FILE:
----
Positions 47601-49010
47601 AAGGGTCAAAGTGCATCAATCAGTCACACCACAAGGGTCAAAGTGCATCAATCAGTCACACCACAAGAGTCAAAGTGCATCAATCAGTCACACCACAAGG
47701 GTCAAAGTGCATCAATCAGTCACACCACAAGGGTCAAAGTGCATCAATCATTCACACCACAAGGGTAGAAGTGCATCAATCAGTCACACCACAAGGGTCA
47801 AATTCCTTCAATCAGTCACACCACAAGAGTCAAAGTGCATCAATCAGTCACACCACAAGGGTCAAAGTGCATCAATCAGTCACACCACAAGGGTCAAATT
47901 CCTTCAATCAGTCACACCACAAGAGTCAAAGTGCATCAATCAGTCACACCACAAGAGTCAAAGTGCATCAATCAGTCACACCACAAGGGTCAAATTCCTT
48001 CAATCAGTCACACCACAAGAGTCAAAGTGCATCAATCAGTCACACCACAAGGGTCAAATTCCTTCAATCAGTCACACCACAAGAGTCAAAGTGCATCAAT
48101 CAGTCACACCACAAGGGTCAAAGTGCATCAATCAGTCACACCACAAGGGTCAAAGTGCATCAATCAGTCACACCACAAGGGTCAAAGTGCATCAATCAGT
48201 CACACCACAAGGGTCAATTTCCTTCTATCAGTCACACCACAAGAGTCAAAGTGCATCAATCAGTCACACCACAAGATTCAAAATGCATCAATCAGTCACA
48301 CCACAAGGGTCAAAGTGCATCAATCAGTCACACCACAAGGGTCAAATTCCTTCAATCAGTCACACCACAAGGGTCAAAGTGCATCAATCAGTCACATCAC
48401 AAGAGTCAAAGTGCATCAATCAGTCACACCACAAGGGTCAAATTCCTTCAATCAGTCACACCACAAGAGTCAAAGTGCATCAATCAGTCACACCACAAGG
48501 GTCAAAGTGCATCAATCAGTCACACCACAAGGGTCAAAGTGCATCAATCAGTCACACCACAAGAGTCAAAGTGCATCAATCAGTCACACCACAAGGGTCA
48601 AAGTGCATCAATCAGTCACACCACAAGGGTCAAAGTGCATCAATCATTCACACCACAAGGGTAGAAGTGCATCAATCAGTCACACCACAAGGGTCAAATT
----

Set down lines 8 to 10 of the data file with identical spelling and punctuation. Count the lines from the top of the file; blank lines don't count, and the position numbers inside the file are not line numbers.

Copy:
48201 CACACCACAAGGGTCAATTTCCTTCTATCAGTCACACCACAAGAGTCAAAGTGCATCAATCAGTCACACCACAAGATTCAAAATGCATCAATCAGTCACA
48301 CCACAAGGGTCAAAGTGCATCAATCAGTCACACCACAAGGGTCAAATTCCTTCAATCAGTCACACCACAAGGGTCAAAGTGCATCAATCAGTCACATCAC
48401 AAGAGTCAAAGTGCATCAATCAGTCACACCACAAGGGTCAAATTCCTTCAATCAGTCACACCACAAGAGTCAAAGTGCATCAATCAGTCACACCACAAGG